But the legal particulars of this murder trial also point to history as well. The McMichaels’ defense is expected to hinge on a now defunct Georgia law that traces its roots to the state’s era of slavery and essentially allowed private citizens the power to arrest people if they had “reasonable and probable grounds of suspicion” of a felony being committed.
In the wake of mass protest following Arbery’s death, Georgia’s Republican governor repealed the law, but attorneys for all three defendants are expected to utilize it throughout the trial.
“They changed the law, but changing the law doesn’t affect us. It doesn’t change what was the law of the land at the time,” said Bryan’s defence attorney, Kevin Gough, last month.
The backstory to the prosecution, too, points to evidence of insider politics and institutional racism in the local criminal justice world here.
One of the first prosecutors assigned to the case, George Barnhill, initially recommended not charging any of those involved, claiming the pursuit was “perfectly legal” due to citizen’s arrest statutes. Barnhill, who had a chequered history of aggressively prosecuting Black residents in his jurisdiction, eventually recused himself from the case. Another former prosecutor initially assigned the case, Jackie Johnson, has been criminally charged for alleged misconduct in the process as Gregory McMichael had worked as an investigator in her office.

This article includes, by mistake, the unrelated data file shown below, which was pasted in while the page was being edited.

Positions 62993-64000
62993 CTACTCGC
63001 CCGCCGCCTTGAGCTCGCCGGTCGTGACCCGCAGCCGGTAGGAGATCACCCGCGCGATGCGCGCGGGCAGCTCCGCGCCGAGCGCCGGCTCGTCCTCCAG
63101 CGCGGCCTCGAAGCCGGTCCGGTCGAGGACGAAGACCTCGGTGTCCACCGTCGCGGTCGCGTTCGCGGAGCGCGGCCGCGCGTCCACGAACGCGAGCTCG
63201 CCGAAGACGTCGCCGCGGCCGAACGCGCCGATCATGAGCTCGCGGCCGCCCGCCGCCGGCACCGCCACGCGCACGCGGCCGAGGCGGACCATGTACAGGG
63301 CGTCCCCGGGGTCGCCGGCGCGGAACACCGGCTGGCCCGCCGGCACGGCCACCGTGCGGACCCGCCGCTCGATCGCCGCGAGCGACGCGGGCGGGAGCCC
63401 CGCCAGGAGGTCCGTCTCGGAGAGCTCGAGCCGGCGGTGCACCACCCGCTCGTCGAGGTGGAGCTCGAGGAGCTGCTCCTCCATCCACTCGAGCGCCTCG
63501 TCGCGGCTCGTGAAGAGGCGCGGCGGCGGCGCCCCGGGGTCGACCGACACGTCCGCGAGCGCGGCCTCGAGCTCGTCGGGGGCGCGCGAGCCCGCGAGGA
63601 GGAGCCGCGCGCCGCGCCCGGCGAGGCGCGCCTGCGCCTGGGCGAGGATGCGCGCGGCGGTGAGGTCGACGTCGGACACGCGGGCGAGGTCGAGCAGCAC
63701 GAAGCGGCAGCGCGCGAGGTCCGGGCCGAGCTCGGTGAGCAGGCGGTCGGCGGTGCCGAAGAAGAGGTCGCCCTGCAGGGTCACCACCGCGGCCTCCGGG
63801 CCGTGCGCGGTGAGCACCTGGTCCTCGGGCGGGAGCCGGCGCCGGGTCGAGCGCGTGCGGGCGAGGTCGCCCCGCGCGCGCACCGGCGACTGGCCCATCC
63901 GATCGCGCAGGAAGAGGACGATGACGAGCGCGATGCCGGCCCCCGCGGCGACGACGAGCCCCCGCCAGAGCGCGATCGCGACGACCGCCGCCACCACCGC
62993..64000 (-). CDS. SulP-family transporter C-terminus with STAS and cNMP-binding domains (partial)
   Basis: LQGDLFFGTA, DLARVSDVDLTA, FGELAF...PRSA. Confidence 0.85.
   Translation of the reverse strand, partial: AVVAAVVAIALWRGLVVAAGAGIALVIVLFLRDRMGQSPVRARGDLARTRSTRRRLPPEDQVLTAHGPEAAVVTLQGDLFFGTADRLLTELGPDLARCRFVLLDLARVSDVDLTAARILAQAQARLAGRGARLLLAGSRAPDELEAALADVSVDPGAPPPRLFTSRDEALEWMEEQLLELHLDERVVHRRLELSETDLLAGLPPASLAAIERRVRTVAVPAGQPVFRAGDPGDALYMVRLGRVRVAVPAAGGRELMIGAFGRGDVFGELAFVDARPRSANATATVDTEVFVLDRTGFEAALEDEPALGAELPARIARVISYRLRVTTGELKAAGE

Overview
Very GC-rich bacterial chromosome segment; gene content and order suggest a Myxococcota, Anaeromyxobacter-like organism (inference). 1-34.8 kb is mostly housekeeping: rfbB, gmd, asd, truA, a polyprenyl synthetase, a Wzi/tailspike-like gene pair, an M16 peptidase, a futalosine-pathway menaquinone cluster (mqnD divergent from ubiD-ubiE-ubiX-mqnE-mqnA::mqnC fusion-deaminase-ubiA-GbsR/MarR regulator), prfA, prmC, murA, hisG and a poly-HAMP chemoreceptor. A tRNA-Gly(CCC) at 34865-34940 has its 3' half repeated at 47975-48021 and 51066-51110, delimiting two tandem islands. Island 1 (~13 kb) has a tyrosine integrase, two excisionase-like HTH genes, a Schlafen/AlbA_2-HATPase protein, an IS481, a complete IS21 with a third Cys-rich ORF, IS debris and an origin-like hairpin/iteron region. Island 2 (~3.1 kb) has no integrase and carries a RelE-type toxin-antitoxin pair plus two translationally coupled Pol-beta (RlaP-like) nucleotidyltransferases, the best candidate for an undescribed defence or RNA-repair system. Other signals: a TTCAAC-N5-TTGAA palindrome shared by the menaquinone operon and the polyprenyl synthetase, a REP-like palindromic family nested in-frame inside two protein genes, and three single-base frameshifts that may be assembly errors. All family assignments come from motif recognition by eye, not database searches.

The past two weeks have also highlighted the difficulties in impaneling a jury in this small rural county, composed of 69% white residents and 26% Black residents, and which voted 61% for Donald Trump in the 2020 presidential election. Defense lawyers have argued many potential jurors have not shown up for jury duty as the court whittled the final number down to 65 people. Prospective jurors were questioned about their prior knowledge of the case, whether they had expressed support for the Black Lives Matter movement, and if they knew any of those involved.
In a striking remark on Friday last week defense attorney Gough complained to the judge: “It would appear that white males born in the south over 40 years old without a college degree … which he might also be known as Bubba or Joe Sixpack … seem to be significantly underrepresented.”
Still, despite these hurdles, Merritt was explicit about his expectations for accountability in the case: “We expect convictions on all charges. These men should be in prison for the rest of their lives. That will get us on the road to justice.”
Among the small group of activists seated on the grass outside the courthouse was 68-year-old Patricia Fields, from the nearby town of Waycross. Like Diane Arbery Jackson she too has come to the courthouse every day and, in a recent week, went to visit Satilla Shores, the small neighborhood where Arbery was killed.